Damon Green, Johnson's caddie, told Johnson at the No. 16 tee box that had a two-shot with three to play.

Johnson proceeded to hit a six-iron to the par-3 green and make birdie on a hole he had bogeyed the three previous days.

Johnson slipped up with a bogey at 17, but made a delicate up- and-down chip for a tap-in par at the 18th to get to the clubhouse at 1-over.

Johnson said it was tough for him to keep his emotions in check with Tiger Woods still on the course.

Tiger Woods missed a chance to make up ground at the par-5 15th, settling for par after hitting his second shot in the water. He also missed a make-able birdie putt at No. 16, the hole he famously chipped in from two years ago.

He came to 17 needing a birdie-birdie finish to tie, but his second shot went awry, which prompted Tiger Woods to say, "Honestly, what the hell just happened?"

When Tiger Woods could only manage par, Johnson had all but clinched the tournament, unless Tiger Woods made an improbably eagle 2 at 18.

"He's done stranger things," Johnson said. "The guy's a phenom."

Tiger Woods made par and finished with a very uneven par 72. He did not shoot a round under par in four days. Twice, he had bogey-bogey finishes on the last two holes.

"So, four bogeys in the last two holes basically cost me the tournament," Tiger Woods said.

Johnson's win wasn't a slam dunk, but it was about layups.

His 16 bogeys for the week were the most for a Masters champion, but he played the four par 5s at 11-under with an interesting strategy.

"I did not go for any green in two this week," Johnson said. "I had my limitations, if you will."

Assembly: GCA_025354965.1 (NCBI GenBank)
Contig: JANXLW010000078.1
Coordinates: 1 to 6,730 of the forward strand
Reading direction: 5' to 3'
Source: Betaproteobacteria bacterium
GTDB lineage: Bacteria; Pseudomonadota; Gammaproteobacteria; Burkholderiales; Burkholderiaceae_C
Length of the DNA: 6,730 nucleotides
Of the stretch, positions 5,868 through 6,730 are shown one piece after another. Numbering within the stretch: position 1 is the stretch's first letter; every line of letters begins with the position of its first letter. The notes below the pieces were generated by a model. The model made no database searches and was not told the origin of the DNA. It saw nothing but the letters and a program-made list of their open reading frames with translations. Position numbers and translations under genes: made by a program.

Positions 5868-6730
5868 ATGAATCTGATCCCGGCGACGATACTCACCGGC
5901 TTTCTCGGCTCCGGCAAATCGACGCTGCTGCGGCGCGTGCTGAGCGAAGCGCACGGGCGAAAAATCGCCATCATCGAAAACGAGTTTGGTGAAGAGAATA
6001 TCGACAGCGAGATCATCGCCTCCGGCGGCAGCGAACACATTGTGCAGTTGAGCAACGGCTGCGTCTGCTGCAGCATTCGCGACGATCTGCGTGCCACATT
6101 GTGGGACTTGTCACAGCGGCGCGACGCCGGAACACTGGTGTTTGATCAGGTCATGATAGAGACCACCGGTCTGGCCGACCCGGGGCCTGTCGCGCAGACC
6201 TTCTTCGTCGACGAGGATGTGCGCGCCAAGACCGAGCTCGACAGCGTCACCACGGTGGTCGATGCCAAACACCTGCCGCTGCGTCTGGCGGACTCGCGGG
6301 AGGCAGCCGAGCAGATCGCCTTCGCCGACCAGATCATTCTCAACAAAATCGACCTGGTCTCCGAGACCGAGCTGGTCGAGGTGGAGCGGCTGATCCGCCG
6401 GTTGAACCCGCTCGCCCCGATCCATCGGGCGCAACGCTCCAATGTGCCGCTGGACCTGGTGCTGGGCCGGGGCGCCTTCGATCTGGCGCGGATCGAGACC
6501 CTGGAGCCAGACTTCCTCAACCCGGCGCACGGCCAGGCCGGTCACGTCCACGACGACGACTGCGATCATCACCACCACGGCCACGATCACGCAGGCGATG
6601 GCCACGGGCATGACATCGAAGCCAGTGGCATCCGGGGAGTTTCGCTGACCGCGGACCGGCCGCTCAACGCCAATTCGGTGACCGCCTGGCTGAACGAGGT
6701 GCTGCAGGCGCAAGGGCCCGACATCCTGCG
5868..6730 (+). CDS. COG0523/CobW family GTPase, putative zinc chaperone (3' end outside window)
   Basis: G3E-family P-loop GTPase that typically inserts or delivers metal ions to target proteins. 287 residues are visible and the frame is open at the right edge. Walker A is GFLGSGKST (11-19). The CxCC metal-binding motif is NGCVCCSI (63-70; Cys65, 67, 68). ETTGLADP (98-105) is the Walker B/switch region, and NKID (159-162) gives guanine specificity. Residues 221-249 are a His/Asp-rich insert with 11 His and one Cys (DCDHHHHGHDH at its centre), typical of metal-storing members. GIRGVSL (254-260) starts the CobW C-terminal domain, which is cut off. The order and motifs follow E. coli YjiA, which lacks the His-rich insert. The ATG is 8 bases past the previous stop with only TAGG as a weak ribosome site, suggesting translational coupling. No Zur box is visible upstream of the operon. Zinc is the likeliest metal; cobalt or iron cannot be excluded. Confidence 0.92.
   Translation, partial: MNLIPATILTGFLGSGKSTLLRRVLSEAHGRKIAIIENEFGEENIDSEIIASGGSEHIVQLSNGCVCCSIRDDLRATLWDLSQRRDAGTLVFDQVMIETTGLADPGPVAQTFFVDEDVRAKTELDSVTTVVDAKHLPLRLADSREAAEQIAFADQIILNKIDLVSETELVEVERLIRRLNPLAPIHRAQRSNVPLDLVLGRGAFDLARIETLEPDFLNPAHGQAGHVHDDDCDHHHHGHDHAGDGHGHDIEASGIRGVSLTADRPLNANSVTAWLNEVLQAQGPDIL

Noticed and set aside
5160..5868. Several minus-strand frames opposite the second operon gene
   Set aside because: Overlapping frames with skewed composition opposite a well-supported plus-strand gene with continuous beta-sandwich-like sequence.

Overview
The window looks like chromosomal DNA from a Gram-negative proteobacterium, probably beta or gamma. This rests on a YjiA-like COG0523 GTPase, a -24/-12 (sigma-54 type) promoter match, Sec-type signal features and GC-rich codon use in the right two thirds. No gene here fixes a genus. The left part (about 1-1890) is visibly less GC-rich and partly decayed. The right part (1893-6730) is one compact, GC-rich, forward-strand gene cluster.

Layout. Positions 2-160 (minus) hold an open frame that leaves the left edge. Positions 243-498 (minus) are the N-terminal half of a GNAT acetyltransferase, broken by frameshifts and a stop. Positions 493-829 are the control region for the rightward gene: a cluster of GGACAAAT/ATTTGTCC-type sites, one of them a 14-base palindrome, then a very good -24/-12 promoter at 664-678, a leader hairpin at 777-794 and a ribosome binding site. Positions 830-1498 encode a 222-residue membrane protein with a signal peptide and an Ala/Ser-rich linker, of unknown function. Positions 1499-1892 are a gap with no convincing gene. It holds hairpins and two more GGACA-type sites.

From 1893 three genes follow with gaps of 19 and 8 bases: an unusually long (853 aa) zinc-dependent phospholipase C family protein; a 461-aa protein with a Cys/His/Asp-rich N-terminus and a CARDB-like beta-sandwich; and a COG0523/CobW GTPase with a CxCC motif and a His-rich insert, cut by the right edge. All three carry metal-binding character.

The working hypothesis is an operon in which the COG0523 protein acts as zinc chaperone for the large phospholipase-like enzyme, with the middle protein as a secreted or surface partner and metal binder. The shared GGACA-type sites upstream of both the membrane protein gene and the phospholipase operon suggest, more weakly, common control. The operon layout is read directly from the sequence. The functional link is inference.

You might call that just good, common, Midwest sense.

Still, no fortune teller could have predicted this.

Johnson never had finished in the top 15 of a major. In two previous Masters' visits, he missed the cut and, last year, finished tied for 32nd.

Johnson and Tiger Woods are the same age, 31, but otherwise are separated by light years.

Tiger Woods has won 56 PGA Tour events and 12 professional majors in his career, including four Masters' titles.

Johnson had one previous PGA victory, in 2004, at the BellSouth, which is played in Atlanta. In a golf sense, that's a million miles from Augusta.

With the help of some Cedar Rapids businessmen who helped subsidize his career, Johnson worked up through the junior circuit. His first year on the Nationwide Tour, in 2000, Johnson earned $10,280.

When he won his last three events on the Hooters' Tour in 2001, his nickname became Back-to-Back-to-Back-Zach."

'I thought those were the best days of my life," Johnson said. 'Chicken wings and everything."

Johnson kept improving and, in 2004, earned his PGA Tour card, but no one outside his support group gave him much of a chance here.

For one day, though, on golf's hallowed grounds, Johnson found his footing.

Every half-century, apparently, a golfer from Iowa beats a legend.

In 1955, Iowa's Jack Fleck shocked Ben Hogan to win the U.S. Open at Olympic Club.

'I do not know much about his career," Johnson said. 'But I do know he is the name in Iowa as far as golf goes," Johnson said. 'That's pretty special putting my name up to next to his."